Veteran seamer Stuart Broad revealed England had adopted a plan to suffocate the Australians but the home side slipped the noose in an intriguing start to the second Test in Adelaide.
Jimmy Anderson presented Broad with his 150th Test cap and the reunited pair then got down to business, stifling Australia’s top order and dismissing Marcus Harris for three. The Australians typically score at 3.3 runs per over but they were made to battle along at 2.5 per over on day one of this pink-ball clash.
“We have got the mindset that if we can control the rate, there will be a period where we can put wickets on the scoreboard,” Broad said during play.
England’s Stuart Broad, right, celebrates with teammates after removing Marcus Harris.Credit:AP
Those wickets, however, didn’t eventuate, and the Australians will head into Friday’s play in control on 2-221 off a sluggish 89 overs. Wicketkeeper Jos Buttler, having completed a spectacular catch to dismiss Harris, later two grassed two chances off Labuschagne, unbeaten on 95.
The Queenslander was given a life on 21 when he awkwardly handled a Ben Stokes bouncer and offered a leg-side catch, and later with a regulation edge off the second new ball when he was five runs shy of his sixth Test ton.
There has been much debate as to why England opted to leave both Anderson and Broad out of last week’s Gabba Test, the two fabled greats having combined for 1156 wickets to that point.
One theory was the tourists wanted to have both men fresh for the pink-ball clash, seen arguably as the tourists’ best bet for victory, and they certainly were that, as they shared the new ball on a sluggish deck.
Broad thought he had Harris lbw on three only for the decision to be overturned before returning next over and having the uncertain opener brilliantly caught one handed off a mistimed pull down leg side by a diving Buttler. The athletic gloveman slid 4.1 metres from his starting position to complete what Shane Warne described as an “absolute screamer” and Adam Gilchrist as “truly remarkable”.
Harris has had trouble with the short ball in Test and domestic cricket, and England’s plans were clear. Broad had just positioned a leg gully only a couple of deliveries earlier, for Harris likes to flick deliveries off his hip. This time a mistimed pull shot was his undoing on three, coming after scores of three and nine out in Brisbane. Now in his third stint in the side, and without a century to his name in 12 Tests, his spot will be a talking point.
Jos Buttler takes a screamer to dismiss Marcus Harris in Adelaide.Credit:Channel Seven
Former Australian batsman Mark Waugh said Harris “has a bit to think about going forward in this series”. Fellow Fox Cricket commentator Kerry O’Keeffe questioned whether Harris is of Test quality at this point of his career, and compared his style with that of Marnus Labuschagne.
“It’s a sharp contrast to Marcus Harris who has not yet got a platform to open the batting. He is vulnerable to the short ball, he wants to feel the bat on the ball where Labuschagne has a completely different outlook. He wants to leave everything,” O’Keeffe said.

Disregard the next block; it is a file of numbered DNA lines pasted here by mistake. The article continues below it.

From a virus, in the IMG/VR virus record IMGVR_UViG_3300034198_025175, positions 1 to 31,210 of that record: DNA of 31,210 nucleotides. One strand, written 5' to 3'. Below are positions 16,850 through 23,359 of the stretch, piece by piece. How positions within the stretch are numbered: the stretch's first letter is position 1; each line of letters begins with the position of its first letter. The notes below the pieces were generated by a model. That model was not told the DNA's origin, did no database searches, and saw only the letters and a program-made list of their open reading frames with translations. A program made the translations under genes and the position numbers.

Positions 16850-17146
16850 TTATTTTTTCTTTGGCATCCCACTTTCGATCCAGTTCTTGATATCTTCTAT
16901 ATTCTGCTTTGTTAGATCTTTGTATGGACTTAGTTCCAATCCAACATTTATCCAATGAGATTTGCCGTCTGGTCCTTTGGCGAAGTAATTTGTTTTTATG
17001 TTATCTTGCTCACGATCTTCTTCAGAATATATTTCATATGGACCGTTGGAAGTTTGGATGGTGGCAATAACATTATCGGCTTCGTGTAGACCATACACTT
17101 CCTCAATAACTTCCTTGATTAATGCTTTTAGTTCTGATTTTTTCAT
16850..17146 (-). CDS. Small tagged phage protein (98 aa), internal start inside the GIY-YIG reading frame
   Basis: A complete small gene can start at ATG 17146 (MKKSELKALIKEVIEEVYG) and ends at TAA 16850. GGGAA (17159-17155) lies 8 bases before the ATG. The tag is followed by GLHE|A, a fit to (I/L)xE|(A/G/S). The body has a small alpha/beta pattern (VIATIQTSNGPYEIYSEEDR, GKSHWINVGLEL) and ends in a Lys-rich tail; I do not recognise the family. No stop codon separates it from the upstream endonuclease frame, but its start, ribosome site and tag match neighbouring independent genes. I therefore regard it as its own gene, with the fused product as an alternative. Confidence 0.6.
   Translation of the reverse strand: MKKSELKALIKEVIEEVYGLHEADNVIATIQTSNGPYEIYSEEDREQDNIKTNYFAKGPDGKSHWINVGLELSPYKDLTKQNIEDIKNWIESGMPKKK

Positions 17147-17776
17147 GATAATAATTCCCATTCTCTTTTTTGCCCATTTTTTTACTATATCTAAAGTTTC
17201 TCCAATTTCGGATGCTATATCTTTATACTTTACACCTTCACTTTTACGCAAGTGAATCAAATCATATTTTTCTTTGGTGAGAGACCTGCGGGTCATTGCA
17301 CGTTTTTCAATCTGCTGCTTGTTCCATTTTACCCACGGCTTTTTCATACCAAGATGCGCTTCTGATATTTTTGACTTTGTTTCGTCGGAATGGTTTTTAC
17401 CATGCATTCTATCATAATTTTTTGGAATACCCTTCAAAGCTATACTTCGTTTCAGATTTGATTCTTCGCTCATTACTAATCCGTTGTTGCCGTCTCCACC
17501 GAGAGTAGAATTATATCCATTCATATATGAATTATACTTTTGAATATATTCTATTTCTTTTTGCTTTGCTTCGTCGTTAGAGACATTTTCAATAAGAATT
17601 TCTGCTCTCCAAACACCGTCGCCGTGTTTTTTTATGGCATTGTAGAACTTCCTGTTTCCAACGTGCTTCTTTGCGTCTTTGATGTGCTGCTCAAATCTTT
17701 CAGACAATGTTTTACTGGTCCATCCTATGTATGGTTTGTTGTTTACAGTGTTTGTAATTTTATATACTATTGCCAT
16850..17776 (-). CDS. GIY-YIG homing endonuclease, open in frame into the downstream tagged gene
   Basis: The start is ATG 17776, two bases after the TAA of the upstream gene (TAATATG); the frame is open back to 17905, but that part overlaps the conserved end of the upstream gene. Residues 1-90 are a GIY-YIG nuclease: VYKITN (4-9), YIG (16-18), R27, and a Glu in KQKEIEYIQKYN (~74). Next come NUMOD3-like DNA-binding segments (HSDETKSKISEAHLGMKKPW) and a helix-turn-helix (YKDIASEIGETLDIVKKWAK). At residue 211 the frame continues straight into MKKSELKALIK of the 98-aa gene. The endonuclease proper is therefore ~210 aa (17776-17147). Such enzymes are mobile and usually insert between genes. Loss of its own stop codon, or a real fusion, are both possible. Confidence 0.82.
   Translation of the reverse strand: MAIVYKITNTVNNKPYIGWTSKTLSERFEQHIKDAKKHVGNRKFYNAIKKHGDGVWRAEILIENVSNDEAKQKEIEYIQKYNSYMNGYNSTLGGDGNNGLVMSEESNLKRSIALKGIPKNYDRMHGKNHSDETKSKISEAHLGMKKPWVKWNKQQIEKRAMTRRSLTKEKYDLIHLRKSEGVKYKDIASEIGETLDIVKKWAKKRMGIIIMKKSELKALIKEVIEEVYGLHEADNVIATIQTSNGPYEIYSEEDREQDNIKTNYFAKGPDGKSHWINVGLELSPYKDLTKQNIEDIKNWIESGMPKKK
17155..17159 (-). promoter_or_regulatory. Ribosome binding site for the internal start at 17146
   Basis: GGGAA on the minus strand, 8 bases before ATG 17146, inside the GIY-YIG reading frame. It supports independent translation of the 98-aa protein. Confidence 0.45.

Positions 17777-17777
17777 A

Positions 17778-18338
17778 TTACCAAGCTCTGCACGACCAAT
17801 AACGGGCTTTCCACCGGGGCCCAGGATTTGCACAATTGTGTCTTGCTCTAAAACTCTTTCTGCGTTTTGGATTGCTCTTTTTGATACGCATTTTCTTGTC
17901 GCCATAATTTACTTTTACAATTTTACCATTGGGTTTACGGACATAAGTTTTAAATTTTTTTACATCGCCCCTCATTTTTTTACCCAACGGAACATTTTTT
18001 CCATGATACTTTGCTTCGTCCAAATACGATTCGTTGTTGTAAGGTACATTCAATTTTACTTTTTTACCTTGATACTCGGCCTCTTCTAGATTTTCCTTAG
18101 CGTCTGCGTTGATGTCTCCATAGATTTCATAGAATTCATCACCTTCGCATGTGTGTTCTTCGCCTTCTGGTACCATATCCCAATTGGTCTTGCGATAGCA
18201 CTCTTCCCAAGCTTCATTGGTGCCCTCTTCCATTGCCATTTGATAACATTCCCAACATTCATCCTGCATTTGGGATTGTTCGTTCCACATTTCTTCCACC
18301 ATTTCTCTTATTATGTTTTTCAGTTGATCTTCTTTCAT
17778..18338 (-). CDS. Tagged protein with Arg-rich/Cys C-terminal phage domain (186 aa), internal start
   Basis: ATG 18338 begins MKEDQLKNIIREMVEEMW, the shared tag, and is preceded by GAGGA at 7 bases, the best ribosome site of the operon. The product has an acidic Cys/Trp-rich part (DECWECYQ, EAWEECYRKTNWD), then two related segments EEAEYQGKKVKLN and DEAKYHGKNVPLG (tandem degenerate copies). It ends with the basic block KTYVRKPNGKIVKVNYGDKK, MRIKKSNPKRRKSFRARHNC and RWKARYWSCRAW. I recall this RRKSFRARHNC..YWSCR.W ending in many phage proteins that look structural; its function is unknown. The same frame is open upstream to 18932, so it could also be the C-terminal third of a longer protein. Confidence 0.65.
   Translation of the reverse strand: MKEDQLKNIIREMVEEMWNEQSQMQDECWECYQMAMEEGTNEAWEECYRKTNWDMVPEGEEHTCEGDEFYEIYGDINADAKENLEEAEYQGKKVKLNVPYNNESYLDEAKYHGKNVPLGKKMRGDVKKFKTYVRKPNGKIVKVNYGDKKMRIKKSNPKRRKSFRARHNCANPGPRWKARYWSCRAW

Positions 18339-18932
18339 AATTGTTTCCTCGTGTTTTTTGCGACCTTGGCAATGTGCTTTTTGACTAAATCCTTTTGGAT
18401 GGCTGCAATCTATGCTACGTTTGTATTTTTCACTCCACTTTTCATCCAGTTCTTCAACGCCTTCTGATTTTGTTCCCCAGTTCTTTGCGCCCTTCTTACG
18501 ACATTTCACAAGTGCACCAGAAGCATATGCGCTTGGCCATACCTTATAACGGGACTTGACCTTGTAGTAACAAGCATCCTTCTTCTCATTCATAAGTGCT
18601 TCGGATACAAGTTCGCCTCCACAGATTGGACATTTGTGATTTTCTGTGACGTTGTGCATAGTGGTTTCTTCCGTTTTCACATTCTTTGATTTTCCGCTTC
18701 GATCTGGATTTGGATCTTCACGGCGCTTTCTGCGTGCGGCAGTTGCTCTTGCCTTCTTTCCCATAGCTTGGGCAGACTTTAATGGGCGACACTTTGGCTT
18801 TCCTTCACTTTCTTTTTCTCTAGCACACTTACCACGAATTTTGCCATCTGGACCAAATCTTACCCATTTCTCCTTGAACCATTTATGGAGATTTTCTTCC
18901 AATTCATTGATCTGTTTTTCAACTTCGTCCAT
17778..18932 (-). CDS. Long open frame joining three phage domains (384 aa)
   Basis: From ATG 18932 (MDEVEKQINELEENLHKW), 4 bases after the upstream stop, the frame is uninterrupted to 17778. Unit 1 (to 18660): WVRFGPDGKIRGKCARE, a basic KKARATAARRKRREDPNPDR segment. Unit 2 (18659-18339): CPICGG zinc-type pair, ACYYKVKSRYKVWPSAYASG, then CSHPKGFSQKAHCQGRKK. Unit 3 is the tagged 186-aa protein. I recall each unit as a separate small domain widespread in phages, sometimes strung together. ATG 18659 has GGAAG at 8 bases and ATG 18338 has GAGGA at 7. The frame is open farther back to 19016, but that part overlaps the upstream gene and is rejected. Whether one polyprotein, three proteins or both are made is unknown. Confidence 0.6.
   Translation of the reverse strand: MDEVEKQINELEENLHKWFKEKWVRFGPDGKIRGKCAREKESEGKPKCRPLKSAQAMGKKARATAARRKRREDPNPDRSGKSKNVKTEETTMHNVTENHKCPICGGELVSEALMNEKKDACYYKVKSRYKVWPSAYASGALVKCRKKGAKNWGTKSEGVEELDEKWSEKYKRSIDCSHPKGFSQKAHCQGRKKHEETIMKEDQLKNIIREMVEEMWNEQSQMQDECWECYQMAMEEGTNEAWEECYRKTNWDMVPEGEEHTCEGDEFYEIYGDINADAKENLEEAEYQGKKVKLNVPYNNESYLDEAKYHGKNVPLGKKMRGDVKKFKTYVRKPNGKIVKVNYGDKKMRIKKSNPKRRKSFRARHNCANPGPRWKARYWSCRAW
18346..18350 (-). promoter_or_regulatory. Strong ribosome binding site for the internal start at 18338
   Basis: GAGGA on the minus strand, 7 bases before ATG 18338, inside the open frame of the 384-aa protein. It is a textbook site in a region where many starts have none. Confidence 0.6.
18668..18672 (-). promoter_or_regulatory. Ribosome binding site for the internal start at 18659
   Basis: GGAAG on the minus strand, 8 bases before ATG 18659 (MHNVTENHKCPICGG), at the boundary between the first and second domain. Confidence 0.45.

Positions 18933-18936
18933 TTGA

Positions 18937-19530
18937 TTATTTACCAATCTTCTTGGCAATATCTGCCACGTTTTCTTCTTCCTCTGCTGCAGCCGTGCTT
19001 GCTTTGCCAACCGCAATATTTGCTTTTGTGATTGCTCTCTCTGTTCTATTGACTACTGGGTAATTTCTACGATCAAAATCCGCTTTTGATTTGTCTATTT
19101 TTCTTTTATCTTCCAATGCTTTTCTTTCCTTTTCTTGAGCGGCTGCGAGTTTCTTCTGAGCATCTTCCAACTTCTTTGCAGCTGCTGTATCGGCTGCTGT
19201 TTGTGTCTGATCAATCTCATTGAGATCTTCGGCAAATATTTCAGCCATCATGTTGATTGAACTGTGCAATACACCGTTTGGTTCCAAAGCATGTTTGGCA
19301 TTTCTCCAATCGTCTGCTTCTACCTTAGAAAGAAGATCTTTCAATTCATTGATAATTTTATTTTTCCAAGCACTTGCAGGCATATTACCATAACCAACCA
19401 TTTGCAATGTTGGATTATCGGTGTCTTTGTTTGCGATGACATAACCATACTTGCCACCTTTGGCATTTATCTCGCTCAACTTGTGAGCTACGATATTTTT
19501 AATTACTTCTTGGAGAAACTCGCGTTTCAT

“I am a fan (of Harris) but he is still not quite there.“
It was curious as to why Broad nor Anderson peppered Warner early with short balls, for Warner was left bruised after he was hit in the ribs by a short ball from Ben Stokes in Brisbane and has been in discomfort since. He wore a chest guard on Thursday and surely was preparing to be tested.
Instead, Broad – only the third Englishman to reach 150 Tests – picked up from where he left off in England in 2019 when he tormented Warner. He began his attack from around the wicket, probing Warner’s pads and off-stump with subtle changes of line and length.
This did help to stifle the typically turbo-charged Warner, who took 20 deliveries to get off the mark – the slowest of the 161 innings in his distinguished Test career. And his first score only came after an Anderson misfield off his own bowling, which allowed a single.
“We have had a lot of battles over a long period of time. I felt my first spell, the ball was nipping, I was trying to bring the stumps into play but I actually felt as a team, the first hour and a half, we could have picked up three wickets,” Broad said.
It would not be until the third session, however, that Warner would fall, slashing Stokes to Broad at cover and falling just five runs shy of his 25th Test ton.
Anderson settled into his typical groove of 130kmh and did beat the bat with his changes of seam position but he was unable to generate any swing, normally his calling card, before tea. He was a touch too short too often but his opening spell of 0-7 off five overs meant the batsmen remained under pressure.
Anderson should have been rewarded six overs before stumps when Labuschagne edged a back-foot drive but Buttler spilt what was a regulation chance.
Where Anderson and Broad’s omissions in Brisbane were talking a point, the decision to rest Mark Wood amid a five-man, frontline seam attack and also not play a spinner, dropping the left-arm spin of Jack Leach, in this Test will also be questioned.
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